Monday, December 22, 2008

New Aging

In her book Aging, the Health-Care Challenge, Carole Bernstein Lewis notes that “old age is a new concept and a relatively new phenomenon.” She quotes Leonard Hayflick as saying of aging that it is “…a process for which evolution never prepared us. One might conclude,” he adds, “that aging is an artifact of civilization.”

Our prehistoric ancestors were lucky to live to 30. Only in the past few centuries has the allotted time for a reasonable lifespan been extended to the familiar three-score and ten. Living beyond 70 into one’s eighties or nineties is new, thanks in large part to public health improvements resulting from increased food production, sewage treatment, water purification, vaccination, and antibiotics.

But along with these improvements in age extension, a host of new problems has arisen. We need to remember that a tribe taking care of three elderly people is different from three young people taking care of an elderly tribe. This extends beyond the financial burden placed on the children and grandchildren of aging baby boomers, ranging from home-care expenses to medical emergencies and future Medicare and Social Security obligations. It also extends into emotional and ethical territory, where questions about eldercare inevitably lead.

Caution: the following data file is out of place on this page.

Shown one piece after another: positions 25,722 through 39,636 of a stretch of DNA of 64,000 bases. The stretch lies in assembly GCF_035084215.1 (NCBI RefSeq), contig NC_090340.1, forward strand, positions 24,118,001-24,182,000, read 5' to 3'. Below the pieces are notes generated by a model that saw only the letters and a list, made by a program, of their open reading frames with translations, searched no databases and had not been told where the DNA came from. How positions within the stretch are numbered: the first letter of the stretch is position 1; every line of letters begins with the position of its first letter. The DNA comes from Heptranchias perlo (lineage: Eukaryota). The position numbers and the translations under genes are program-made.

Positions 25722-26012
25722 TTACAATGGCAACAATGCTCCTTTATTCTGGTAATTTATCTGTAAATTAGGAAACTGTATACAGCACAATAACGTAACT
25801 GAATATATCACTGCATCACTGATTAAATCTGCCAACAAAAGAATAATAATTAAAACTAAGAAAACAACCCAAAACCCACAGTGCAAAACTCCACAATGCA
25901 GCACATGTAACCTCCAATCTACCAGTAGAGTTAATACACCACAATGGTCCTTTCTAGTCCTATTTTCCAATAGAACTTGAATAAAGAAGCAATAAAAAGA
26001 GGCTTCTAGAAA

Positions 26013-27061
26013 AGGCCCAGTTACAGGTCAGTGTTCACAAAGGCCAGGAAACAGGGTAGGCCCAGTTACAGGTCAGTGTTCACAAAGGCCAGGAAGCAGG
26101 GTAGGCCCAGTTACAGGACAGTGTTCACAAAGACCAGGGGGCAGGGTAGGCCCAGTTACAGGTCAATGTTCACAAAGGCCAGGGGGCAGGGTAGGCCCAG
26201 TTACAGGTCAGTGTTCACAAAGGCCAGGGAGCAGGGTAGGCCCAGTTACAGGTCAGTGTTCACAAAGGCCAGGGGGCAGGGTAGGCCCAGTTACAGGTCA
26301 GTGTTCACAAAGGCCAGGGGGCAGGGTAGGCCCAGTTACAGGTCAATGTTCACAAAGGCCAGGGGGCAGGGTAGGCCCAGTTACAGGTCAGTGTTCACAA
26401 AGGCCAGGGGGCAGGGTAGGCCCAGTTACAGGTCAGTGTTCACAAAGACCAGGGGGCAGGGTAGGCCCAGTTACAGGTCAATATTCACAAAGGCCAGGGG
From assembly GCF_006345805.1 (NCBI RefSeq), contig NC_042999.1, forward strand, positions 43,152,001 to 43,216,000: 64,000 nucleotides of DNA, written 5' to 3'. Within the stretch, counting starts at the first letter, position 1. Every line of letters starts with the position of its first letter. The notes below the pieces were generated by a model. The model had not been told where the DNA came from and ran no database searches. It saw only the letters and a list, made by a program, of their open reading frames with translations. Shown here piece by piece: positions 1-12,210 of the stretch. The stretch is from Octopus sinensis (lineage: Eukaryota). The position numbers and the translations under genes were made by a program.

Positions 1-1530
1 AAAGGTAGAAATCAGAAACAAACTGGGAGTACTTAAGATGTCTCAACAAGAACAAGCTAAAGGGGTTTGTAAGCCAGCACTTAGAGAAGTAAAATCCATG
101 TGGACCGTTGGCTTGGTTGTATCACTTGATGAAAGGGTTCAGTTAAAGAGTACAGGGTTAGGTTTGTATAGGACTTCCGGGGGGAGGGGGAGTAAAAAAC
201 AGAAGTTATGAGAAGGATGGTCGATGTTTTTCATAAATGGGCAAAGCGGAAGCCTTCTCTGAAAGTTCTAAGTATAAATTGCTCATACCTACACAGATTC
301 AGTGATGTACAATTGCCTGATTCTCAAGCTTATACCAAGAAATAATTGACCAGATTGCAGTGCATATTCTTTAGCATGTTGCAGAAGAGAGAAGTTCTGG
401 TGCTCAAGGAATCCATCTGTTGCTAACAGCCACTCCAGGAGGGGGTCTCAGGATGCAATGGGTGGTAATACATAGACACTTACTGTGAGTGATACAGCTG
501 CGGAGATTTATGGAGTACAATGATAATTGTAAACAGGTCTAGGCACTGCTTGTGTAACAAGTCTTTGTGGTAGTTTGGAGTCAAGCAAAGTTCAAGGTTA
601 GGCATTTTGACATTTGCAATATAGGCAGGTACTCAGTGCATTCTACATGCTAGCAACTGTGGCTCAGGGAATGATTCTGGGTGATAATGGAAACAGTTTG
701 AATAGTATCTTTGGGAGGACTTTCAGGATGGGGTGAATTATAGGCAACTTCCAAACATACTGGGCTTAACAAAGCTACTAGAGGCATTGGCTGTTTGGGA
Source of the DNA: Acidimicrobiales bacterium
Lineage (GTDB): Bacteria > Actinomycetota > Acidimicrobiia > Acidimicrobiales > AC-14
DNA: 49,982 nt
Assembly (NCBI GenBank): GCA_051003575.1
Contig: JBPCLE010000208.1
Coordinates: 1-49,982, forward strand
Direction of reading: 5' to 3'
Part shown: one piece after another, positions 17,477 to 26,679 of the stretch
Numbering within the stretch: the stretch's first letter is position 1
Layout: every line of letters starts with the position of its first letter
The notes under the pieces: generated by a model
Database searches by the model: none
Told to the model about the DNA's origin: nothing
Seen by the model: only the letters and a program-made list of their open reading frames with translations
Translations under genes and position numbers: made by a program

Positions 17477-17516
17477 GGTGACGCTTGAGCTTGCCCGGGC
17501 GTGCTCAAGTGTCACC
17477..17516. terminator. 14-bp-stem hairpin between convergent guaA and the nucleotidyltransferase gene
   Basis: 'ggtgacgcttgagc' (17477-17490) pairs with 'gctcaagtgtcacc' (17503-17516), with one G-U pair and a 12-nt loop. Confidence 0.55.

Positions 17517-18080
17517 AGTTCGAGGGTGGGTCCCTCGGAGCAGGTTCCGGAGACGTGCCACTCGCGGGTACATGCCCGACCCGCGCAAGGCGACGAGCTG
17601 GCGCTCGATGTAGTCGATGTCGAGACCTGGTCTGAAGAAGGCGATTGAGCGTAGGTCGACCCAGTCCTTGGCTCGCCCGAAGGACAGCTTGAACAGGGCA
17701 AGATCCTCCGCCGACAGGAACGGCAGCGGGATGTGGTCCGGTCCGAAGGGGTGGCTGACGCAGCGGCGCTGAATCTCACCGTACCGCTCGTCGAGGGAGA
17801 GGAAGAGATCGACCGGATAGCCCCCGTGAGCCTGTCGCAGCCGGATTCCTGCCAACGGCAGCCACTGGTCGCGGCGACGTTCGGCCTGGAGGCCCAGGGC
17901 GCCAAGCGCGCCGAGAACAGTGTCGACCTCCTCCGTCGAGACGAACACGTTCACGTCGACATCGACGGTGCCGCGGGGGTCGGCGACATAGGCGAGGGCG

We need new ideas to begin to deal with this new phenomenon. We need to ask new questions. Seek new answers. Clarify new values. Experts may propose and debate the issues, but we all are living in this new reality and we all need to join the discussion. We need to confront the hard realities of resource production, availability and allocation. We need to come to a consensus about values. How much do we value the elderly?
How will we provide the resources—medical, financial, physical, emotional, psychological—to care for a large population of people living into their nineties?

I have found that sharing stories of actual experiences helps create programs that work. We need to confront the hard realities, clarify our values, and create solutions that work. Share your stories!

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